Fear Not, For God Has Heard

And the child grew and was weaned. And Abraham made a great feast on the day that Isaac was weaned. But Sarah saw the son of Hagar the Egyptian, whom she had borne to Abraham, laughing. 10 So she said to Abraham, “Cast out this slave woman with her son, for the son of this slave woman shall not be heir with my son Isaac.” 11 And the thing was very displeasing to Abraham on account of his son. 12 But God said to Abraham, “Be not displeased because of the boy and because of your slave woman. Whatever Sarah says to you, do as she tells you, for through Isaac shall your offspring be named. 13 And I will make a nation of the son of the slave woman also, because he is your offspring.” 14 So Abraham rose early in the morning and took bread and a skin of water and gave it to Hagar, putting it on her shoulder, along with the child, and sent her away. And she departed and wandered in the wilderness of Beersheba.

15 When the water in the skin was gone, she put the child under one of the bushes. 16 Then she went and sat down opposite him a good way off, about the distance of a bowshot, for she said, “Let me not look on the death of the child.” And as she sat opposite him, she lifted up her voice and wept. 17 And God heard the voice of the boy, and the angel of God called to Hagar from heaven and said to her, “What troubles you, Hagar? Fear not, for God has heard the voice of the boy where he is. 18 Up! Lift up the boy, and hold him fast with your hand, for I will make him into a great nation.” 19 Then God opened her eyes, and she saw a well of water. And she went and filled the skin with water and gave the boy a drink. 20 And God was with the boy, and he grew up. He lived in the wilderness and became an expert with the bow. 21 He lived in the wilderness of Paran, and his mother took a wife for him from the land of Egypt. Genesis 21:8-21 ESV

The birth of Isaac brought great joy to Sarah and Abraham. But his long-awaited arrival also rekindled some bitter animosities that lay hidden in Sarah’s heart. For the last 14 years, she had been forced to put up with the presence of Ishmael, the son that Hagar, her handmaiden, had born to Abraham. Every time she saw him, she was reminded of her ill-fated plan to have Hagar serve as her surrogate, providing Abraham with the son she was incapable of providing. But his presence soon became a constant irritant to her. In fact, not long after his birth she had forced Abraham to send he and his mother away, hoping to rid herself of this unfortunate reminder of her own insufficiency. But God had other plans. He demanded that Hagar and her newborn son return to Abraham’s household. And while that prospect probably didn’t sit well with Hagar, God provided her with a powerful promise that served as ample motivation for her to obey.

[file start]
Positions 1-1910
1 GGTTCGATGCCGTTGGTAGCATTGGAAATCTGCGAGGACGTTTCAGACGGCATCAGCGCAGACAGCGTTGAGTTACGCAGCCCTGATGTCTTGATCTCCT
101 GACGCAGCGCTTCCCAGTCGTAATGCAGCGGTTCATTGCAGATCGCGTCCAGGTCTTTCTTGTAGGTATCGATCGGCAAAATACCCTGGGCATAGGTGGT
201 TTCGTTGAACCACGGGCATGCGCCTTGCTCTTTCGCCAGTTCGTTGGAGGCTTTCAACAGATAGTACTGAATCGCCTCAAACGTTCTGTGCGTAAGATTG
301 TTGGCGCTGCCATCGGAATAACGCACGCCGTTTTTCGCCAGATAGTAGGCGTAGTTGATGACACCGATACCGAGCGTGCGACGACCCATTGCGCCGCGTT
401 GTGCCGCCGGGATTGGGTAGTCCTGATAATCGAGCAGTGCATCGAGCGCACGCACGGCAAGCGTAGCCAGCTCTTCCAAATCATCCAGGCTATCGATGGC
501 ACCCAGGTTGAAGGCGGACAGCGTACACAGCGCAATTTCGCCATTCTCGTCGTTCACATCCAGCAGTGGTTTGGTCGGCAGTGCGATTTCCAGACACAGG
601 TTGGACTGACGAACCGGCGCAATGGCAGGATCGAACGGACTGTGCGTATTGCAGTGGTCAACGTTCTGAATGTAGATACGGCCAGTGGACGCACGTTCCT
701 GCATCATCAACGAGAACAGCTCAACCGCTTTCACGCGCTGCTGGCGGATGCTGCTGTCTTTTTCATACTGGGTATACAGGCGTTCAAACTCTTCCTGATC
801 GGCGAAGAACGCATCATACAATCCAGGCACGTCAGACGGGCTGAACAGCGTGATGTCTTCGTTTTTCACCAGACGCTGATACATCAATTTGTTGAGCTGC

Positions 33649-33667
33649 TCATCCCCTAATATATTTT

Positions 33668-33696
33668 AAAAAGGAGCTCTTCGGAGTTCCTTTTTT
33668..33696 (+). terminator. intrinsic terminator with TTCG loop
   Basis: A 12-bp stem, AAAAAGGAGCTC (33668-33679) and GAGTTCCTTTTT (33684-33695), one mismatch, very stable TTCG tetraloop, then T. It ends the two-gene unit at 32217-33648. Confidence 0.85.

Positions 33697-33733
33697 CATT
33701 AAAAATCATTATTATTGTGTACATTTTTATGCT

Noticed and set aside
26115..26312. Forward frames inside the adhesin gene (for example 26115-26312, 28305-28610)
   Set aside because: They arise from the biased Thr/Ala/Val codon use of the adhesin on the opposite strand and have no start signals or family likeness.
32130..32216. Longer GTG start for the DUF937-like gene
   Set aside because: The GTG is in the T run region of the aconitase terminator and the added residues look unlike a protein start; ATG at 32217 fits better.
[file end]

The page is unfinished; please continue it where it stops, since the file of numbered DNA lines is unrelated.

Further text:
The angel of the Lord also said to her, “I will surely multiply your offspring so that they cannot be numbered for multitude.” – Genesis 16:10 ESV

Hagar did return, and for the next 14 years she raised her son in Abraham’s household. But with the birth of Isaac, things would take a dramatic turn for the worse. Moses mentions Isaac’s weaning, which would have taken place some two to three years after his birth. So, when Ishmael had reached the age of 16 or 17, he suddenly found himself facing Sarah’s full wrath. It all took place at a celebratory feast in honor of Isaac’s weaning.

During this festive occasion, Sarah saw Ishmael “laughing.” While the Hebrew word can refer to mocking or coarse jesting, it was most commonly used to refer to laughter. There is nothing in the text that would suggest that Ishmael was making fun of Isaac. Since the overall atmosphere was that of a festival, it seems much more likely that Ishmael was simply enjoying himself. But the embittered Sarah took exception to his presence and found his behavior irritating and unacceptable. So, once again, she demanded that Abraham get rid of this thorn in her flesh.

“Get rid of that slave woman and her son. He is not going to share the inheritance with my son, Isaac. I won’t have it!” – Genesis 21:10 NLT

Sarah’s strongly worded statement speaks volumes about the state of her heart. She was a jealous and angry woman. She was vengeful and vindictive. Despite God’s incredible blessings and the miraculous gift of a son, she displayed a remarkable level of animosity and ungratefulness. While it seems quite obvious that she despised Hagar and Ishmael, her real motivation was an unwillingness to give Ishmael any hope of sharing in Isaac’s inheritance. She could care less that Ishmael was a son of Abraham and a rightful heir to the family inheritance. She was demanding that Abraham disinherit Ishmael and kick he and his mother to the curb.

Abraham’s joyful feast had suddenly turned into a disturbing family feud, and it left him troubled and torn. After all, Ishmael was his son and he had been a part of the family ever since his birth. Yet now, Abraham was facing the prospect of having to case aside one of his own children or refuse, and face the wrath of his highly volatile wife.